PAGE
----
My purpose in sharing any information that I do is not in an attempt to wrest every single witness away from their beliefs. It would be foolish of me to imagine that I could do so. As I mentioned in my purpose for writing my blog, I want to help those who are doubting and need the assistance. I do not have a system or a plan for creating a system of going door-to-door and trying to convince everyone on the globe of my way of thinking. I am merely putting down my thoughts and the thoughts of others to create a resource and to engage in conversation about these topics.
Freedom of ideas and conversation is integral to having a free and democratic civilization. Jehovah’s Witnesses place a high value on having freedom to share their beliefs openly and without persecution. I share that value. Jehovah’s Witnesses have been granted this freedom in many countries, not for the reason that they are correct in their beliefs, but rather out of respect for their right to freedom of expression. I would expect any witness to grant me that same respect. Please feel free to criticize my ideas in the same way I criticize those of the Watchtower Society. I would just ask that we all show decency and remember that we are judging ideas, not people.
Why do you want to destroy the faith of others?
I don’t seek to destroy faith. I seek to encourage all to use their power of reason and logic to examine evidence and come to sound conclusions. The tough part with faith is highlighted perfectly by the question Matt Dillahunty routinely asks of those who tell him they take something on faith. “Is there anything a person couldn’t believe based on faith,” he asks. After having no alternative but to reply in the negative, he points out to them that faith, then, is not a reliable pathway to truth. All faiths are equal. Since faith is believing in something without evidence, there is no difference between the faith of someone who believes that god hates killing and the other who believes that god will reward their suicide bombing by giving them a place in heaven. These faith statements are equal in their amount of proof since faith does not require evidence.
1. To help for those who have doubts to understand where they come from and why they won’t go away.
By laying out the discussions that I do on this site, I’m hoping to help give voice to some of the reasons that people may develop doubt or concern over JW teachings and/or bible content. When I finally allowed myself to seek objective information, albeit at the time not anything specifically about JW beliefs, I finally was able to hear people speak about topics that had caused me a lot of frustration and confusion. To hear them flesh out those topics far more fully than I could have on my own was an absolute relief! For the first time I didn’t feel alone and isolated by my thoughts. I would like to provide just one more resource that might help some to find this same relief.
As a faded witness, and particularly one who carried the burden of doubt for an extended period of time, I know how difficult it can be when you have questions that you don’t feel safe asking. There are certain points that don’t strike you quite right during meetings, or a passage in the bible or a publication might raise considerable red flags but you may not have anyone to go to who will listen to you, much less help you with why these things are bothering you. In some cases, bringing these types of concerns to the attention of others can be dangerous because it could cause them to question the strength of your belief and become wary of you. They may even tell the elders which could lead to unwanted attention being paid you, congregational discipline, and even disfellowshipping if things go awry.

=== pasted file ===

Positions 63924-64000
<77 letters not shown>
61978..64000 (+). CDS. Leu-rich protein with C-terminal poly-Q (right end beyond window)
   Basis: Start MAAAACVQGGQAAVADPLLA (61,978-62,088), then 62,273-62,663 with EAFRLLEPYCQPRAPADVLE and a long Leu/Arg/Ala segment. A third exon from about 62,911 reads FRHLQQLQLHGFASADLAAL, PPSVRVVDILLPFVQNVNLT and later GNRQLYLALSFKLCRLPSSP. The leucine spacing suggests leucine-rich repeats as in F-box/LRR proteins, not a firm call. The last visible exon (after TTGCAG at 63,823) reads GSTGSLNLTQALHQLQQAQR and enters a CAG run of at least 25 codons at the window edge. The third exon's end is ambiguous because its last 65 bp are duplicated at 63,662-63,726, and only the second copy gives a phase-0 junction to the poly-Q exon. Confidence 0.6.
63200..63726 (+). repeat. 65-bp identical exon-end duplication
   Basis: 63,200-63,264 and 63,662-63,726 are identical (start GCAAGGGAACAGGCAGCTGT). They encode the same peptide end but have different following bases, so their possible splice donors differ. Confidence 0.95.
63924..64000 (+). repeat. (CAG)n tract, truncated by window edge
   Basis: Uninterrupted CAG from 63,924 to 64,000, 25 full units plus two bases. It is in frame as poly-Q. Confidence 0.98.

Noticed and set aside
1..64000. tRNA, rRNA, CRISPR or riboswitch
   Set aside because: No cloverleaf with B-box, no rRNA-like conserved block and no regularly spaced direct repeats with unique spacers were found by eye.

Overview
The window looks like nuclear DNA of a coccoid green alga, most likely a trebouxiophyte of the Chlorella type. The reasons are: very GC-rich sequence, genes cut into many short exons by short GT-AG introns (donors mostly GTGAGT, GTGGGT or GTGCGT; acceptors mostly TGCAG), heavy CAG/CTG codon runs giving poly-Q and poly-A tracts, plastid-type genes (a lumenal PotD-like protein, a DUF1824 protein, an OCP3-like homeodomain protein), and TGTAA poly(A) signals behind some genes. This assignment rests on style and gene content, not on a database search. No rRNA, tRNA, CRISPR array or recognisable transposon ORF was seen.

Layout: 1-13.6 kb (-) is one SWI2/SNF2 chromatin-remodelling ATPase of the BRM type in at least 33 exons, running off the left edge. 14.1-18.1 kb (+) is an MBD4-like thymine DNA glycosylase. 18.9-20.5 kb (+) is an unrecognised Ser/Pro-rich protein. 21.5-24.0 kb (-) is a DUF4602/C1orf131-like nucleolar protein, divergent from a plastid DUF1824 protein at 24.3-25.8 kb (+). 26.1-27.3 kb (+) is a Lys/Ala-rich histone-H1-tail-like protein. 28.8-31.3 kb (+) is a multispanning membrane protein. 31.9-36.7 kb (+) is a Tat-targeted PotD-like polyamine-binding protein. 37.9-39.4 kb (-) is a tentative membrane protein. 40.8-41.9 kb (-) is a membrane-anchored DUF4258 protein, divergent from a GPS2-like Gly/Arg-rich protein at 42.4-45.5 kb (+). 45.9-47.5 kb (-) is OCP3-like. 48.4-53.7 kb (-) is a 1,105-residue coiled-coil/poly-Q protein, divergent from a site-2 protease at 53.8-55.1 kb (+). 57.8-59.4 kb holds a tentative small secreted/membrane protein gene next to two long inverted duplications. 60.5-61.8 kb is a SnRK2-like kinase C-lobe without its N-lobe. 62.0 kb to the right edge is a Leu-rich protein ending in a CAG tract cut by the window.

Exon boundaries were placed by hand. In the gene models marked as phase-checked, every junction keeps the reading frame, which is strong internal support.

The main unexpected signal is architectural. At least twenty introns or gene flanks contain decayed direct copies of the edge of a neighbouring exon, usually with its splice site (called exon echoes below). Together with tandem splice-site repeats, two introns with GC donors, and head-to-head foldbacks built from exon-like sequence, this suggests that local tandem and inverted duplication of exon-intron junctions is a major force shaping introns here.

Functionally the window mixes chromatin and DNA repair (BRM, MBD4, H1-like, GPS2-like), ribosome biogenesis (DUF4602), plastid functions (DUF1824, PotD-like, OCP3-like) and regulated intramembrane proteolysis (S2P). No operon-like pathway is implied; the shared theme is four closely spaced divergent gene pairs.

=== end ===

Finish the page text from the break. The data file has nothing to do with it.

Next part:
2. To help those with doubts to understand that they DO NOT need to be afraid or feel guilty. There is a lot of good to be done and to be found outside of the organization.
It is a common thread in many exiting stories told by ex-JWs that dealing with doubts over extended amounts of time and not being able to get satisfying answers to their questions lead them to frustration, guilt, depression, anxiety, fear, suicidal thoughts, and in some cases even attempted suicide. Often, the person will go through multiple phases of doubting, each time eventually “pushing down” their doubts and trying to “double down” in their organizational activities. The frequency with which those two expressions appear seems to show a shared pattern for many who have gone through this process.
A particular aspect of the searching process that can cause anxiety is the sense of impending loss. When one has been raised as a witness or has been in the organization for some time, all of his or her hopes for the future, system of values, sense of purpose and social network is tied to being a JW. The thought of losing any one of those things much less all of them and much more can cause dread. Through the Watchtower publications, witnesses are taught that non-witnesses are in darkness, blind, misled, immoral, without hope, etc. It is said that the world will chew you up and spit you out. Some individuals even go to the extent of saying that if someone doesn’t believe in god, they might as well rape, steal and kill since without god there is no real and objective morality and, thus, no reason to act in a “moral” way. “Just follow your impulses, then” they may say. This is nonsense (see my article here to learn why) but it is just one of the many things that they use to put up a wall of fear to keep you inside of their system of thinking.
3. To catalog my own thoughts and keep a journal of what I’m thinking about for the benefit of others and my future self.
A third reason for my writing is to catalog my thoughts at this point in time before my ability to think like a witness fades. Being able to understand both sides is key to having a good debate. I want to get my ideas recorded before it becomes harder to do so.